FREAKSHOW Matango

Join us every Monday, as we look at a cult movie. Our film of the week this time also goes by the title Attack Of The Mushroom People

1963
Director:
Ishiro Honda
Cast:
Akira Kubo, Kenji Sahara, Yoshio Tsuchiya
Available on region one DVD

It may sound like an exotic fruit juice, but matango is something far more pernicious than a carton of Um-Bongo. This macabre horror flick has a serious anti-drug message. Never mind the brown acid, kids, it’s the fungi in the woods you want to steer clear of. A mouthful of ‘shrooms could turn you into a lumpy-headed subhuman.

A yachtful of seven disparate characters are stranded on a mysterious island. Making a home in a deserted wreck, they discover that food is scarce, except for the mind-altering mushrooms that cover the island. One by one, they succumb to their hunger, and turn into monsters. Mind you, they don’t have far to fall…

A product of Toho  – the same studio who turned giant lizard-wrestling into a spectator sport – this is a surprisingly downbeat example of Japanese horror, with an extremely cynical view of human nature. Soon the men are stealing food from the communal store, threatening each other with knives, and leering over the women in the party with the threat of rape in their eyes.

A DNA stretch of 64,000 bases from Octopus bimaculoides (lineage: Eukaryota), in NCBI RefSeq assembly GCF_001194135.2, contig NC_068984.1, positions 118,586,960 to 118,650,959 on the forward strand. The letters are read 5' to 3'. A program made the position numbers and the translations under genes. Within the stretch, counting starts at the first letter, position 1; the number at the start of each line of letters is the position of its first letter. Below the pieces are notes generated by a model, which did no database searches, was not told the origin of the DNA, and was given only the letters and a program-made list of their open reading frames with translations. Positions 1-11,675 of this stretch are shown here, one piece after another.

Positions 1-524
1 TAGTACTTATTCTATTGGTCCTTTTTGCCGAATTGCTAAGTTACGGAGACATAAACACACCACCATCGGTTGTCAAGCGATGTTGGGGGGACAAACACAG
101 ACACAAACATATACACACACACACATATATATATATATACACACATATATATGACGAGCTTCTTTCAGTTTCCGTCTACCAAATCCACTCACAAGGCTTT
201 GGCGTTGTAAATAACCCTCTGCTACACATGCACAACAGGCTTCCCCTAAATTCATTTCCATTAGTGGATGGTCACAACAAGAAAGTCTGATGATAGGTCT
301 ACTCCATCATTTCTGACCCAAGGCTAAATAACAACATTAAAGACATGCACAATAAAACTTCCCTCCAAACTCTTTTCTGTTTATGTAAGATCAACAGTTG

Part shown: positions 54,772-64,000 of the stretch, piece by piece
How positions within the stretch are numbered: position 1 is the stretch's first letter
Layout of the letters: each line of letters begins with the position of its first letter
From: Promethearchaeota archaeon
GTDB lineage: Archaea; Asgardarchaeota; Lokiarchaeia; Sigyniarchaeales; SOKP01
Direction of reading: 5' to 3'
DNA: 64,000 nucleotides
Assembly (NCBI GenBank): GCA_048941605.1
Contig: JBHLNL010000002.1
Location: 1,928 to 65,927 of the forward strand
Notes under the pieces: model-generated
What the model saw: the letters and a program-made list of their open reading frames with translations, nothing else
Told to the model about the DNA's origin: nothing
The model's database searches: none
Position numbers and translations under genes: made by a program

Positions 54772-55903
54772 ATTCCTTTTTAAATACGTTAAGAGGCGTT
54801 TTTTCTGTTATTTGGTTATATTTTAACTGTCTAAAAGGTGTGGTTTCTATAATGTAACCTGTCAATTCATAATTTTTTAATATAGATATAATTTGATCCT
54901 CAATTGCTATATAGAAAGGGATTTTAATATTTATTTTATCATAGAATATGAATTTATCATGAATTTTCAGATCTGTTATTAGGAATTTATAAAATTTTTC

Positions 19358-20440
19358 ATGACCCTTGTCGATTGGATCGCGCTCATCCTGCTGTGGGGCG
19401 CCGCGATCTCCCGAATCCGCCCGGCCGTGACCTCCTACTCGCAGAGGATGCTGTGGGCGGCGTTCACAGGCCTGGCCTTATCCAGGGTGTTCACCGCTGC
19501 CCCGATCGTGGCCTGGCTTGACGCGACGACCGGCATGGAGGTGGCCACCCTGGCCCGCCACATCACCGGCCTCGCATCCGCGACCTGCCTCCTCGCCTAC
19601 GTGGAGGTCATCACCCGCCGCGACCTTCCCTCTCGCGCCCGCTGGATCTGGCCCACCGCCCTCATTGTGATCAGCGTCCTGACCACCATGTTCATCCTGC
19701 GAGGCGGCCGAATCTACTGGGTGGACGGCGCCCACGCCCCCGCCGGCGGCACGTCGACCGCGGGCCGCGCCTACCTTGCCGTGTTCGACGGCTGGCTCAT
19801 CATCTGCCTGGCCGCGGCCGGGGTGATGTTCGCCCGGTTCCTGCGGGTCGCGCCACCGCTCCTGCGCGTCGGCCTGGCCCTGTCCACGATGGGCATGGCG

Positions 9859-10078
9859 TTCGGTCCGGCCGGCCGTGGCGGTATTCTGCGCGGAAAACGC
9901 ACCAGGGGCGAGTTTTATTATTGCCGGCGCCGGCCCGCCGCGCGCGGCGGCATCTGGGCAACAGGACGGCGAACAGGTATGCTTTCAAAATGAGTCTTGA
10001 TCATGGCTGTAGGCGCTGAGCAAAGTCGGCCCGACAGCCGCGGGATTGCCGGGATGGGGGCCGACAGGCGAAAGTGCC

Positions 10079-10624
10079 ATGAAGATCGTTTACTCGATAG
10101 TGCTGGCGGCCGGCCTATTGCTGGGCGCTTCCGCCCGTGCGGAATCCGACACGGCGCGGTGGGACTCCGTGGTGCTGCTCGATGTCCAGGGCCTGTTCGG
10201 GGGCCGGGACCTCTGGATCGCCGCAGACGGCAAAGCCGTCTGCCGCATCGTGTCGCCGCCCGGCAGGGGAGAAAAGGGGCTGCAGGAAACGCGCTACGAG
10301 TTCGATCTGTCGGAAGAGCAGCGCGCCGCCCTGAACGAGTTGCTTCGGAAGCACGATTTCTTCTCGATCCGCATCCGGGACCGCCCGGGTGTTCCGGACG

In the States, Matango was retitled as Attack Of The Mushroom People. Although the “mushroom monsters” that pop up at the end are gloriously silly, that monicker doesn’t really do it justice. With its eerie environments – a fog-shrouded beach of black sand; a gangrenous ghost ship – and its cast of self-serving scumbags, this is a surprisingly bleak, disquieting B-movie.

Ian Berriman, reviews editor of SFX and cult movie nut, has watched Jess Franco’s Female Vampire four or five times, but never seen Casablanca. The nutter.

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